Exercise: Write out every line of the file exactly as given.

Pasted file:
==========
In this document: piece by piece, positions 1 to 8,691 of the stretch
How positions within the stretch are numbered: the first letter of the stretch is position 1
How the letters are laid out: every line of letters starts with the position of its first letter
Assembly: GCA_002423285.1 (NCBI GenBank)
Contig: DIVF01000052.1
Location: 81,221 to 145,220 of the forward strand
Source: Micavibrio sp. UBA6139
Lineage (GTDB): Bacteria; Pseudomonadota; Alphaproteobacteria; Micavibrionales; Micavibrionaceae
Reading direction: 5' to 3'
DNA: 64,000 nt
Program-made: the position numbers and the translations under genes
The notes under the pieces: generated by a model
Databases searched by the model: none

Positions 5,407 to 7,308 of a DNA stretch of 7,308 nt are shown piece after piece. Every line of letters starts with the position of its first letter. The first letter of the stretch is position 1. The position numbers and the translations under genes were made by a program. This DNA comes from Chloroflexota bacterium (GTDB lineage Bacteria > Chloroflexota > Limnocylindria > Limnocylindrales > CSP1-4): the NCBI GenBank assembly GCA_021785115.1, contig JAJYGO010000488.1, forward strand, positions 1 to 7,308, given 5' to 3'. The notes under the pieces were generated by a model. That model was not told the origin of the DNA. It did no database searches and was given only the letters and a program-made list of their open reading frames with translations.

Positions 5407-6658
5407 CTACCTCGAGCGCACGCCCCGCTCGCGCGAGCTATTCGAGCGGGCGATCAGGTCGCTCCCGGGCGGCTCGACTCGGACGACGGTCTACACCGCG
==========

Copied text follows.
In this document: piece by piece, positions 1 to 8,691 of the stretch
How positions within the stretch are numbered: the first letter of the stretch is position 1
How the letters are laid out: every line of letters starts with the position of its first letter
Assembly: GCA_002423285.1 (NCBI GenBank)
Contig: DIVF01000052.1
Location: 81,221 to 145,220 of the forward strand
Source: Micavibrio sp. UBA6139
Lineage (GTDB): Bacteria; Pseudomonadota; Alphaproteobacteria; Micavibrionales; Micavibrionaceae
Reading direction: 5' to 3'
DNA: 64,000 nt
Program-made: the position numbers and the translations under genes
The notes under the pieces: generated by a model
Databases searched by the model: none

Positions 5,407 to 7,308 of a DNA stretch of 7,308 nt are shown piece after piece. Every line of letters starts with the position of its first letter. The first letter of the stretch is position 1. The position numbers and the translations under genes were made by a program. This DNA comes from Chloroflexota bacterium (GTDB lineage Bacteria > Chloroflexota > Limnocylindria > Limnocylindrales > CSP1-4): the NCBI GenBank assembly GCA_021785115.1, contig JAJYGO010000488.1, forward strand, positions 1 to 7,308, given 5' to 3'. The notes under the pieces were generated by a model. That model was not told the origin of the DNA. It did no database searches and was given only the letters and a program-made list of their open reading frames with translations.

Positions 5407-6658
5407 CTACCTCGAGCGCACGCCCCGCTCGCGCGAGCTATTCGAGCGGGCGATCAGGTCGCTCCCGGGCGGCTCGACTCGGACGACGGTCTACACCGCG